(The inventor of the Inner Compass) was at one of those dead ends. It wasn’t tragic. She was bored. Her life path had never been straight and narrow: She’d left law school for night classes at a fashion academy, partied through Amsterdam’s fashion scene as a stylist, and started her own headhunting company for creative agencies. (Pastor’s note: She sounds like a regular Albert Schweizer!). She had always had fun creating and telling visual stories. But at some point, she realized she just wasn’t creating from inside—you know, where the good stuff comes from. She wanted focus, not distraction. She wanted to hear from that inner voice—where had it gone?
In search of it, she built a tool to clear her head that became a powerful deck of cards, which she later named Inner Compass. Designed around forty-nine life themes, the cards incorporate Mayan culture, Taoism, Buddhism, and I Ching. You might think this would make for an abstract experience. But the messages the cards carry are straightforward: “Slow Down,” “Surrender,” and—our favorite—“Party Time.” So there’s no pretending you didn’t get the memo.

Isn’t that great? A deck of cards. And on sale right now for only $55. So easy. Who knew? Certainly not Rheinold Niebuhr, who spent his entire life writing some thirty books about the concept of vocation. He could have saved all that time, sold a deck of cards, and lived on the beach in Tahiti. I’ll bet he’s turning over in grave, right now, wishing he’d done it differently.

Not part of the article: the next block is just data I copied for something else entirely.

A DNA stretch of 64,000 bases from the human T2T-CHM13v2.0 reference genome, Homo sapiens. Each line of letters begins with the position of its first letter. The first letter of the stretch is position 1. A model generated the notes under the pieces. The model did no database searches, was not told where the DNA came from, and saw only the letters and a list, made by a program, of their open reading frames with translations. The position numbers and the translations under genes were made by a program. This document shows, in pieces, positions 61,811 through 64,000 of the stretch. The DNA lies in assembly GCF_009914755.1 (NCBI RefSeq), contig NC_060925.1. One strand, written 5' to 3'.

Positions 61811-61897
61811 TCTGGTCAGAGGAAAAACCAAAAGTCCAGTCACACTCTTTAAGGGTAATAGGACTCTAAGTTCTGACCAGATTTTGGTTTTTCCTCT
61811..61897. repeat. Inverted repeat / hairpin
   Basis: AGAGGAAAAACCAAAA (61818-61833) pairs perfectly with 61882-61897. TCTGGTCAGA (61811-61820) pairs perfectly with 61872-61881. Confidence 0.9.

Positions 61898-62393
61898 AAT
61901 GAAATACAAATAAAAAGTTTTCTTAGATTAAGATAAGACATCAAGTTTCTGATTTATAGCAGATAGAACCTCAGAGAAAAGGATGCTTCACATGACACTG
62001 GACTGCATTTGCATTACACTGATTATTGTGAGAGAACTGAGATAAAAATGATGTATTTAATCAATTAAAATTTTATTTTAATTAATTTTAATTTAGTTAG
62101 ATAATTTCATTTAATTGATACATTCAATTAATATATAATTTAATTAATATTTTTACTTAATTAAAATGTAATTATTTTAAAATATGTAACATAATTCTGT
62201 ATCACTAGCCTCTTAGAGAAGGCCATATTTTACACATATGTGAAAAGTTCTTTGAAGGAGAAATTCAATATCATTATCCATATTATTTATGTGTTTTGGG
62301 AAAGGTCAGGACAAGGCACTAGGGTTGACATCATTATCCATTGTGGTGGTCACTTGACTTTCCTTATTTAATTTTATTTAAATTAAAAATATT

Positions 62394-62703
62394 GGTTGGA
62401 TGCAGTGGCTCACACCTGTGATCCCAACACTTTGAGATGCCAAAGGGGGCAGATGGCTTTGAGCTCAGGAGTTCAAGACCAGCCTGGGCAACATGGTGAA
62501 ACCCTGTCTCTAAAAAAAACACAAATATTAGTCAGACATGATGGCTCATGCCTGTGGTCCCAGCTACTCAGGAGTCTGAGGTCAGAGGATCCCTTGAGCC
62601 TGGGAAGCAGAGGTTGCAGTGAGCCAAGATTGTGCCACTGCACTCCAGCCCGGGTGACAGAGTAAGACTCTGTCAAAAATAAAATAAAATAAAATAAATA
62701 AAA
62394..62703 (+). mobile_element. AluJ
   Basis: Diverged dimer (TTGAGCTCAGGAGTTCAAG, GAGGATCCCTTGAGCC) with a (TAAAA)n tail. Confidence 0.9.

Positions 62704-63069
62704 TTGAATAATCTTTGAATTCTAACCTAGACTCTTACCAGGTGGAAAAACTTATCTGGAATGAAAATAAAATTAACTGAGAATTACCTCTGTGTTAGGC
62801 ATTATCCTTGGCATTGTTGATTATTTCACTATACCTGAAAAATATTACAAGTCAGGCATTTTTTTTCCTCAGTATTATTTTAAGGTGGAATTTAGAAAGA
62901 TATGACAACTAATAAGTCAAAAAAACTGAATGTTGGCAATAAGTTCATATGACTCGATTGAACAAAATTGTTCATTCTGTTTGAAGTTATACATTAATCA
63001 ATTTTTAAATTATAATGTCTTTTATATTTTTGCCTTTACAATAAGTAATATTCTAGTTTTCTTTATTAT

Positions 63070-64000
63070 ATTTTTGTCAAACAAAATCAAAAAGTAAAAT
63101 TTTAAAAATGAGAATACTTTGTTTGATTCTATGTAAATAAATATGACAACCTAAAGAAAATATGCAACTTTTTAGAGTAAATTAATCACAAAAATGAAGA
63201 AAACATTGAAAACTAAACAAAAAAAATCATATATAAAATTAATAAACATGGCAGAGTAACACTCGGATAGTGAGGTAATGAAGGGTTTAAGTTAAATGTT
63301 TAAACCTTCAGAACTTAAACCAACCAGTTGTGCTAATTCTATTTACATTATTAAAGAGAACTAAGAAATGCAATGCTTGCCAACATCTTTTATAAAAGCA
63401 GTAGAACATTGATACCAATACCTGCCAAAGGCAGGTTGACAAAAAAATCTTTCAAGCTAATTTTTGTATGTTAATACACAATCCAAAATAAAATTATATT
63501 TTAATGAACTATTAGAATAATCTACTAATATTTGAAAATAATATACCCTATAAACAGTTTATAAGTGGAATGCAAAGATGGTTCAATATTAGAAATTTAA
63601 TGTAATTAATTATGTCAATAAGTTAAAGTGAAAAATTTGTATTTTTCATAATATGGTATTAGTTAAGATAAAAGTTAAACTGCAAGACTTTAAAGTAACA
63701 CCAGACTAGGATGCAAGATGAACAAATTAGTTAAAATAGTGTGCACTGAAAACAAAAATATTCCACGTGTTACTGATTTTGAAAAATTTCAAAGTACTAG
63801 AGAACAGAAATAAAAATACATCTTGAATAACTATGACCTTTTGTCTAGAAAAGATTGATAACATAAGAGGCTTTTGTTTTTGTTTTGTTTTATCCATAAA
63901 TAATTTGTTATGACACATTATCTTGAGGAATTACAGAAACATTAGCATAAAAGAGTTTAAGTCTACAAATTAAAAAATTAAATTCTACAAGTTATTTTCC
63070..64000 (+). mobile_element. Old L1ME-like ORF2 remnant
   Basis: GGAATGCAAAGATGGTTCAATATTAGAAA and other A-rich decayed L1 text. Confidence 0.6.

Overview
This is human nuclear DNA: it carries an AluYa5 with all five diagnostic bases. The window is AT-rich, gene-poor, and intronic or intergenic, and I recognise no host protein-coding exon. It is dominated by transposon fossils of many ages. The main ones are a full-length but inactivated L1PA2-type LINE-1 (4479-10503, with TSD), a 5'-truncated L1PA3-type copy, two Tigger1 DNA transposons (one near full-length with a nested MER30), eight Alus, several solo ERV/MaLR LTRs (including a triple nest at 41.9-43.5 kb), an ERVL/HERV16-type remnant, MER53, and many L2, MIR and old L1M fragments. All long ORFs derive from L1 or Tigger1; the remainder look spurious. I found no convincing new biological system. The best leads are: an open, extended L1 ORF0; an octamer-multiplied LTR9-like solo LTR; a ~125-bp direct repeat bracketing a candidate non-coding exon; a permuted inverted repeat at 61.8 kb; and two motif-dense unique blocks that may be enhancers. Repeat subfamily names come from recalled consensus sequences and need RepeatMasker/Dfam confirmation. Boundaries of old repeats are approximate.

Gwyneth’s lifestyle brand is a syrupy gloop of new age, spiritual sounding words paired with new ideas about mindfulness and health that promises wellness, happiness, wholeness and purpose. It is a modern day example of there’s a sucker born every minute. And don’t even get me started on yona eggs.


Now, I don’t blame Gwyneth. I make fun of her, but I don’t blame her. If I had absolutely no shame, and a couple of million dollars for a startup, I think I would go in the same direction. Because she didn’t invent the snake oil scam. It’s been around as long as people continue to simply believe whatever they see or hear, without thinking about whether or not it actually makes sense.


And the internet, far from giving us the information we need to identify and eliminate this sort of indiscriminate superstition and ignorance, is amplifying it. Reposts of specious news reports, urban legends posing as something my friend told me, political tribalism, and more recently, efforts by foreign countries to deliberately insert divisive and inflammatory langue into our national discourse have all combined to create a culture that trusts it’s timeline on facebook more than it trusts the actual news and scientific consensus.